There are many regulations imposed on small businesses. Once you start hiring employees, you will need to abide by these ever-changing laws. Not only do you have to keep your finger on the pulse of federal agencies’ requirements, but you must also track changes at the state and local levels.
1. Paying your employees at least minimum wage
The current federal minimum wage is $7.25 per hour. If you pay your workers less than that, you could be responsible for back wages and steep penalties.
Although the rate has been stagnant for over 10 years, there is a nationwide movement to increase it to $15 per hour. In fact, more than half the states and several localities have set their minimum wages higher than the Department of Labor’s standard.
If your state’s minimum wage differs from the federal limit, you will usually need to pay your workers the higher of the two. To find out how much you’re required to pay your team members, contact your state’s DOL branch.
2. Knowing when to pay overtime
A worker is exempt from overtime if they meet all of the following criteria:
- They are paid on a salary basis.
- They make at least $23,660 per year or $455 per week.
- They perform exempt job duties, such as supervising two or more people.
For all others, you will likely need to pay at least 1.5 times their hourly rate for any time worked over 40 hours in a single workweek. Recently, the DOL increased the salary threshold to $35,568 per year or $684 per week. This rule will go into effect on Jan. 1, 2020. If any of your employees are exempt from overtime but earn less than that, start monitoring how many hours they typically work. If they often work overtime, you have a few options:
- Give them a raise to bring them to the new salary level.
- Help them improve their time management.
- Hire someone else to share their workload.
As with most employment regulations, federal law is not the only kind you must consider here. Several states have their own overtime rules. For example, in Alaska, you will need to pay your workers 1.5 times their regular hourly rate for any time worked over eight hours in a day.
3. Understanding your medical coverage requirements
The tax penalty for not having health insurance was eliminated at the beginning of 2019. However, under the Affordable Care Act, employers with 50 or more full-time equivalent employees (FTE) must provide health insurance. An FTE is anyone who works an average of 30 hours or more per week.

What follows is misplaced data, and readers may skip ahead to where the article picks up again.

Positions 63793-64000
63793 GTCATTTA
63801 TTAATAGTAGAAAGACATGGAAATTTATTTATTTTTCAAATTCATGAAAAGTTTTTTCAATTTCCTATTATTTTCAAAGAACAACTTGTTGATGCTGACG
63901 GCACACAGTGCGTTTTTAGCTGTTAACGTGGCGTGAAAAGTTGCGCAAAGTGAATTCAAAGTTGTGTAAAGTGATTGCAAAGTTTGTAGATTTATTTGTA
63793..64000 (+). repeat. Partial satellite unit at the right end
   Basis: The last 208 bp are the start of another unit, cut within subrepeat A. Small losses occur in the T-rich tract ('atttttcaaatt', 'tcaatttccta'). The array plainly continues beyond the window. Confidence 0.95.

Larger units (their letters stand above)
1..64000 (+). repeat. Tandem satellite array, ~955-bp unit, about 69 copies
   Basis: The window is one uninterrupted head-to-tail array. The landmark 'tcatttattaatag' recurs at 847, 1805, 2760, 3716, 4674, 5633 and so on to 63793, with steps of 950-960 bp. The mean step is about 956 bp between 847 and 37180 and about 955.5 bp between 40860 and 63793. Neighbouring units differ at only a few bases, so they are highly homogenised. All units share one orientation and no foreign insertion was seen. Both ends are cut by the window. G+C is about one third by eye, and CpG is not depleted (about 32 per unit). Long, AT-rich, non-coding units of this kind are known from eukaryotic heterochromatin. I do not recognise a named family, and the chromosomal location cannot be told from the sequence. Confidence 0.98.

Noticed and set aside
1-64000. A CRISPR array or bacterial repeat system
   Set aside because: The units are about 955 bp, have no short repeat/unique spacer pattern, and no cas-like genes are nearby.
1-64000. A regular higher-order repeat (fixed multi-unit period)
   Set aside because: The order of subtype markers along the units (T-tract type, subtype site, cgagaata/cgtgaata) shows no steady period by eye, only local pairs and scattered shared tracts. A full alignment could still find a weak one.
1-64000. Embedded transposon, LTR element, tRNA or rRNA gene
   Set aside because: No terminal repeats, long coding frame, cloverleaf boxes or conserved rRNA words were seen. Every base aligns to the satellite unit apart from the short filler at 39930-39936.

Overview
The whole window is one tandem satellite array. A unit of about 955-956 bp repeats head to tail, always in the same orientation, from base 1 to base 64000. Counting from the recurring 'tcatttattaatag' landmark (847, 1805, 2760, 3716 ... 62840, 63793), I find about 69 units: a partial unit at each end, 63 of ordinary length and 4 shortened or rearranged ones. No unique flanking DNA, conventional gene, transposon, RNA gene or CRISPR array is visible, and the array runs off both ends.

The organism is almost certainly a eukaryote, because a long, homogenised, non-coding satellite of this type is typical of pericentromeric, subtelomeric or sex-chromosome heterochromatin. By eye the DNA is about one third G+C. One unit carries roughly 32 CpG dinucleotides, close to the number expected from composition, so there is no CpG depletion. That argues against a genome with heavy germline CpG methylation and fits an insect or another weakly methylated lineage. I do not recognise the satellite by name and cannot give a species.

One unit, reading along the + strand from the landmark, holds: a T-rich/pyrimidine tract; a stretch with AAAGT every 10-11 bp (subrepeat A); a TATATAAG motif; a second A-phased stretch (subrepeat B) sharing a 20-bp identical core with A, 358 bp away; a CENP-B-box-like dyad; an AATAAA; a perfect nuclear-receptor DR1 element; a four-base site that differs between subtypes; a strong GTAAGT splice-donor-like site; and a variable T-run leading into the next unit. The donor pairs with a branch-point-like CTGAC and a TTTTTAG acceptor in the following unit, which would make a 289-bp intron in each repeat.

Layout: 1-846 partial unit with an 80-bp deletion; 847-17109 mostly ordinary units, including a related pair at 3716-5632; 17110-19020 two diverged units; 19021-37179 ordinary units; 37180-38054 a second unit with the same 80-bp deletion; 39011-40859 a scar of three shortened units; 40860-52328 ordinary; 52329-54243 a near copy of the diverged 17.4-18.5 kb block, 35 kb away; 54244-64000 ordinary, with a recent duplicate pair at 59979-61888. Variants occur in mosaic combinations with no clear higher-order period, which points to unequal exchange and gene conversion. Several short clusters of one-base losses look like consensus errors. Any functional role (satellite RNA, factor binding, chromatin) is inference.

You might face steep penalties if you don’t offer health coverage when you should.
- If you don’t provide minimum coverage to eligible workers and one of them receives a premium tax credit, you might have to pay $2,000 per person.
- If your plan wasn’t affordable or didn’t meet minimum coverage requirements, you could owe $3,000 for every employee who received a premium tax credit.
When you get close to 50 team members, start reviewing your options to ensure you’re prepared for the potential healthcare costs.
4. Preparing your employees for retirement
Although anyone can set up a retirement account through their bank, people are 15 times more likely to save for retirement if their employer offers a plan.
For small businesses, it can be challenging to offer these benefits because of the associated costs and upkeep. If you’re required to provide retirement benefits, you may be able to use a state-run option to alleviate the administrative burden. We offer a Multiple Employer Pension Plan (MEP) which allows our members to provide a powerful retirement plan, help save money, and spend less time administering it.
5. Avoiding discrimination on job applications
Asking for certain information on a job application may put you at risk for discrimination lawsuits. To protect yourself, avoid asking about the following:
- Previous convictions: 35 states prohibit employers from asking candidates about arrest or conviction records.
- Salary history: Asking about someone’s prior earnings may perpetuate the gender wage gap.
- Age, birthdate or graduation year: The Age Discrimination in Employment Act of 1967 protects workers who are 40 years or older.
- Citizenship: To prevent national origin discrimination claims, only ask applicants if they’re authorized to work in the United States.
- Pregnancy, children or marital status: You might eliminate a candidate because you fear that they’ll often be out of the office to care for their family.
- Religious holidays: You’re required to accommodate religious beliefs and practices. Candidates may think you’re discriminating against them if you ask about holidays.